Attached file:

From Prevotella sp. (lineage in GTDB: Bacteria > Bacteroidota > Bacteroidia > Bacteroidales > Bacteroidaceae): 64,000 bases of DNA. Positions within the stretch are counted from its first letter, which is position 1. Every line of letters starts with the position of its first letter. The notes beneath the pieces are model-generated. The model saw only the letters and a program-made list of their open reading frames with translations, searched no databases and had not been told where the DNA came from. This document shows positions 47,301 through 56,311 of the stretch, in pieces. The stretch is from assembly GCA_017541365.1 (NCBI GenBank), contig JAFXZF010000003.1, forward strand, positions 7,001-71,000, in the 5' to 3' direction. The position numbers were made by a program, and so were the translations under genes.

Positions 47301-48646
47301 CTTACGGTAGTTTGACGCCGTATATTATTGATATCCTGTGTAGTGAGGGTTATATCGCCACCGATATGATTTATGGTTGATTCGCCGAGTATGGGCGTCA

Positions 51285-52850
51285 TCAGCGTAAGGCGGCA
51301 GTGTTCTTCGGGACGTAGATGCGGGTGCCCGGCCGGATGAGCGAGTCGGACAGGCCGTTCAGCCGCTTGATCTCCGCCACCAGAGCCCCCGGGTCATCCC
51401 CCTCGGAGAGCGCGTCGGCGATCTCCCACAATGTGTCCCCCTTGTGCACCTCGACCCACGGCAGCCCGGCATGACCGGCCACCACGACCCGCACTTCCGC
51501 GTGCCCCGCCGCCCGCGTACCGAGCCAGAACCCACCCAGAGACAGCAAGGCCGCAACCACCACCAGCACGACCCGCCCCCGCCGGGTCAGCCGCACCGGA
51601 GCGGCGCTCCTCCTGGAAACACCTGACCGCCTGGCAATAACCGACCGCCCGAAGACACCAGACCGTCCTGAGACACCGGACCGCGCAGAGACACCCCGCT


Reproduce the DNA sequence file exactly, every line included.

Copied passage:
From Prevotella sp. (lineage in GTDB: Bacteria > Bacteroidota > Bacteroidia > Bacteroidales > Bacteroidaceae): 64,000 bases of DNA. Positions within the stretch are counted from its first letter, which is position 1. Every line of letters starts with the position of its first letter. The notes beneath the pieces are model-generated. The model saw only the letters and a program-made list of their open reading frames with translations, searched no databases and had not been told where the DNA came from. This document shows positions 47,301 through 56,311 of the stretch, in pieces. The stretch is from assembly GCA_017541365.1 (NCBI GenBank), contig JAFXZF010000003.1, forward strand, positions 7,001-71,000, in the 5' to 3' direction. The position numbers were made by a program, and so were the translations under genes.

Positions 47301-48646
47301 CTTACGGTAGTTTGACGCCGTATATTATTGATATCCTGTGTAGTGAGGGTTATATCGCCACCGATATGATTTATGGTTGATTCGCCGAGTATGGGCGTCA

Positions 51285-52850
51285 TCAGCGTAAGGCGGCA
51301 GTGTTCTTCGGGACGTAGATGCGGGTGCCCGGCCGGATGAGCGAGTCGGACAGGCCGTTCAGCCGCTTGATCTCCGCCACCAGAGCCCCCGGGTCATCCC
51401 CCTCGGAGAGCGCGTCGGCGATCTCCCACAATGTGTCCCCCTTGTGCACCTCGACCCACGGCAGCCCGGCATGACCGGCCACCACGACCCGCACTTCCGC
51501 GTGCCCCGCCGCCCGCGTACCGAGCCAGAACCCACCCAGAGACAGCAAGGCCGCAACCACCACCAGCACGACCCGCCCCCGCCGGGTCAGCCGCACCGGA
51601 GCGGCGCTCCTCCTGGAAACACCTGACCGCCTGGCAATAACCGACCGCCCGAAGACACCAGACCGTCCTGAGACACCGGACCGCGCAGAGACACCCCGCT